I just finished reading the book Freefall: America, Free Markets, and the Sinking of the World Economy by Joseph Stiglitz, a Nobel-prize winning economist and former Chief Economist of the World Bank. This book provides a comprehensive overview for marketers who want to better understand the economic, legislative, and political issues that ultimately created the social problems which led to the inevitable economic freefall and global recession that we are currently experiencing today.
As a byproduct of this unraveling, purchasing power was affected globally and corporations took a massive hit in terms of consumer trust. This is why there has perhaps never been a better time for marketers to be focusing their energies on fostering relationships and rebuilding trust through conversation, education initiatives, and transparency. It is therefore not surprising that the discipline of marketing has shifted from primarily a product-pushing model to now a relationship-centric one.
In two recent posts I have written about underlying trends in business affecting the discipline of marketing. In the first, I talked about the “The Greening of Global Brands,” which was a survey about companies who are capitalizing on the trend of becoming more socially responsible. Shortly thereafter I noted the emergence of the Cultural Creatives, a 50-million person strong demographic subset within the U.S. economy who shares a new and unique set of core values marked by trust, social justice, and environmental consciousness. It is time to now talk about a third trend: Conscious Capitalism. Below is a video from Whole Foods CEO John Mackey elaborating on this concept:
As alluded to the video, the three main tenets of Conscious Capitalism include that businesses must 1) subscribe to a higher purpose other than profit maximization alone, 2) have a stakeholder vs. shareholder orientation, and 3) subscribe to servant or conscious leadership as opposed to command and control leadership. The implications this has for marketing are vast.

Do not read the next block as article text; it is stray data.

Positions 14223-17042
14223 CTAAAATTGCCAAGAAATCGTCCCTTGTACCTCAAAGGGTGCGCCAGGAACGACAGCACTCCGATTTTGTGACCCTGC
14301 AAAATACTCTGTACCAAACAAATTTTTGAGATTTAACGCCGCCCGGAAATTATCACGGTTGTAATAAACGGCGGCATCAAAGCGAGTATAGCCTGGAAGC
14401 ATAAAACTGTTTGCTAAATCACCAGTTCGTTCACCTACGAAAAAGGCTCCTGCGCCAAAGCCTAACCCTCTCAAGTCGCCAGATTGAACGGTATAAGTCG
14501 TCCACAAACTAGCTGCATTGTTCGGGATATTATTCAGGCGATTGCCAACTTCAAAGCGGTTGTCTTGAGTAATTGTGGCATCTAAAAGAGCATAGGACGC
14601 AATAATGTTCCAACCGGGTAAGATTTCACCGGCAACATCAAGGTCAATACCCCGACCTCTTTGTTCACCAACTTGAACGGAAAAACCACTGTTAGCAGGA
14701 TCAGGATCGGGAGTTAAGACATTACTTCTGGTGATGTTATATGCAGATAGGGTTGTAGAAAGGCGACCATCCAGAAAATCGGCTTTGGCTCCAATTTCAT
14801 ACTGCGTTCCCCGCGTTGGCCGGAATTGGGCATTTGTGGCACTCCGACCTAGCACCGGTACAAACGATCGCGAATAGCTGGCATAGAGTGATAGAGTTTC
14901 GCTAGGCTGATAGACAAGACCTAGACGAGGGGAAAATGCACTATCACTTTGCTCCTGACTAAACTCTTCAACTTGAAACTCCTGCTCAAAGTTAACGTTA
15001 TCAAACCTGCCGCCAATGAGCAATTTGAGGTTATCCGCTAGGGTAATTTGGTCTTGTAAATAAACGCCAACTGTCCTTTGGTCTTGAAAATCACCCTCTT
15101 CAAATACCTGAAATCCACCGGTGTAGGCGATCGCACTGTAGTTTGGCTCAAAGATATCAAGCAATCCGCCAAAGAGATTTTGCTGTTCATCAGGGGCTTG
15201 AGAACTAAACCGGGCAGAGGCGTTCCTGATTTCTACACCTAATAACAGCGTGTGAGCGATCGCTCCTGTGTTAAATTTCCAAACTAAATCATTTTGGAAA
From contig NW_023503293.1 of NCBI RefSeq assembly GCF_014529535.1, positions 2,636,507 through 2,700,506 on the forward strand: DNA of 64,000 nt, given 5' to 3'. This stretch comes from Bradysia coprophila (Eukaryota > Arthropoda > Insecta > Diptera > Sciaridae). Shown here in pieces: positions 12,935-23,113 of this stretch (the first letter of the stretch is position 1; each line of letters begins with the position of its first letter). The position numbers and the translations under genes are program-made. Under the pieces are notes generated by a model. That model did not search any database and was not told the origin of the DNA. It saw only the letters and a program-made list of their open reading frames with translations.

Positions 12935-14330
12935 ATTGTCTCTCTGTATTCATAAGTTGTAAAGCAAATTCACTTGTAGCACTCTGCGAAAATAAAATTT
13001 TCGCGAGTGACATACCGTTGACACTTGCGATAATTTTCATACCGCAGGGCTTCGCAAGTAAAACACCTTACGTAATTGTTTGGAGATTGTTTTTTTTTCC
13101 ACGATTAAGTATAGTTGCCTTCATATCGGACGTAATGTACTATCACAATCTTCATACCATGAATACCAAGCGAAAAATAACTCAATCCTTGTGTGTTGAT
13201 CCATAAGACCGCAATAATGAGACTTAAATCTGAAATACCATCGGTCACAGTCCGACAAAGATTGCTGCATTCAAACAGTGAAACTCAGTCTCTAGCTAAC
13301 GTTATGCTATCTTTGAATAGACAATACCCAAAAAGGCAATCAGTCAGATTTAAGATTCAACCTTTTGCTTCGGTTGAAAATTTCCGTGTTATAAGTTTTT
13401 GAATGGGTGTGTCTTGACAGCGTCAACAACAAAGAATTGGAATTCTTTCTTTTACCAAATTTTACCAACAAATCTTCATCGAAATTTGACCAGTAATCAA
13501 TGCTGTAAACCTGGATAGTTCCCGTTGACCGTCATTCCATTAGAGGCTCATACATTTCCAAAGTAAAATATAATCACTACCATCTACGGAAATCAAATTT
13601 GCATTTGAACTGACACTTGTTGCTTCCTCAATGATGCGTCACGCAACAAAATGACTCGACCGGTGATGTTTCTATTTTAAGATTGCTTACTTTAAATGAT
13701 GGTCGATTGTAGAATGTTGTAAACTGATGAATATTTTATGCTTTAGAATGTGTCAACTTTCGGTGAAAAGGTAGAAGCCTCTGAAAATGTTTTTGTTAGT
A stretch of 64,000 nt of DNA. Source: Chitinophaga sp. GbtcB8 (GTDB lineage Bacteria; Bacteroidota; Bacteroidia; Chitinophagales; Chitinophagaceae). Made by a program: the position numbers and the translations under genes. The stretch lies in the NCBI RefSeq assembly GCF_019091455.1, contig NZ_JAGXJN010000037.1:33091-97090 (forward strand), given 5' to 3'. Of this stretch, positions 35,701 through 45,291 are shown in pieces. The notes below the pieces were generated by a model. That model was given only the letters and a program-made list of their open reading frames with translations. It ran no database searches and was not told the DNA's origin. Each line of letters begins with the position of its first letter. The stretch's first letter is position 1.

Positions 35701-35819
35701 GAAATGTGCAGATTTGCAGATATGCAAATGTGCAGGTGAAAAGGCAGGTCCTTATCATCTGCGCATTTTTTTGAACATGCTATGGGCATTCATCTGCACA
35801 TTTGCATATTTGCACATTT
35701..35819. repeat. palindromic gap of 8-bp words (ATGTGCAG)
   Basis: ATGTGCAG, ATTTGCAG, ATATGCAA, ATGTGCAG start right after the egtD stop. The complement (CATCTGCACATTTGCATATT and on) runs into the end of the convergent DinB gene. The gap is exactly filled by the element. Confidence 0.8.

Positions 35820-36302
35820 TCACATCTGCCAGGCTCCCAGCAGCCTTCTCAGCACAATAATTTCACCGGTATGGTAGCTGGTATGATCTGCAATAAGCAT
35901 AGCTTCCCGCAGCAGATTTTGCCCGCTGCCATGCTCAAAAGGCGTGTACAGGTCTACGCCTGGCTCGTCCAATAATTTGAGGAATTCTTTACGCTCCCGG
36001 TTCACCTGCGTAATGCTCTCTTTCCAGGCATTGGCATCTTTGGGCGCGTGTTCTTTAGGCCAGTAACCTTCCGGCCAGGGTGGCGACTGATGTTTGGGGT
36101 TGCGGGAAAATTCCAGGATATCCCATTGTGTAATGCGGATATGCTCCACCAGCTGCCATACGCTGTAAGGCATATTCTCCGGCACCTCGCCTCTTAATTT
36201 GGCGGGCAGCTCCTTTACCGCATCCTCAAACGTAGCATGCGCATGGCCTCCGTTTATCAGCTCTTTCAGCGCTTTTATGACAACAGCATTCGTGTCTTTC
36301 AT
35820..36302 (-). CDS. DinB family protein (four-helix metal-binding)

The official term for this shift in business consciousness was referenced by world-renowned speaker, author, and architect of corporate transformation Patricia Aburdene in her 2007 book, Megatrends 2010: The Rise of Conscious Capitalism. From a more recent article in Green Money Journal entitled “Sustainable Investing: Putting the Economy Back Together,” Aburdene elaborates on companies that are exemplifying this trend:
Many top U.S. firms, companies like Medtronic, 3M, P&G, General Mills, Timberland, Whole Foods Market, Starbucks and others – the kind of firms that make the Business Ethics “100 Best Corporate Citizens” and/or the Fortune “100 Best Companies to Work For” lists might be called Conscious Capitalists. Perhaps half of the S&P 500 embrace one or more aspects of Conscious Capitalism.
Fine, you might say if you’re an investor, but how successful can they be if they are so devoted to these stakeholders? The answer if often “very.” Towers Perrin, the global consulting giant, reviewed the results of 25 firms (including Coca Cola, Southwest Airlines and P&G) that excel in relationships with employees, customers and communities. Over a 15 year period, the “Stakeholder Superstars,” as they might be dubbed, beat the S&P 500 by 126 percent. In Megatrends 2010, I cite several studies that illustrate the same point — Conscious Capitalists often outperform the market.
So how can marketers take advantage of such trends? Here are seven ways that marketing managers or marketing personnel can become more conscious marketers:
- Don’t assume you know your customer, engage in conversations and research
- Leverage social media as a platform for interaction with customers and gathering business intelligence
- Focus on long-term goals rather than short-sighted ones
- Create value in your messaging – no more media waste
- Be authentic; limit marketing automation
- Measure what you value and value what you measure
- Use analytics as baselines rather than guidelines
Remember: Conscious Capitalism is more practical and comprehensive than other corporate philosophies that are based on virtuous behavior and philanthropy, like Corporate Social Responsibility. It is meant to create an entirely new structure for businesses whose financial integrity rests upon a variety of factors rooted in trust, value creation, transparency, purpose, and empowerment.
Conscious Capitalism Resources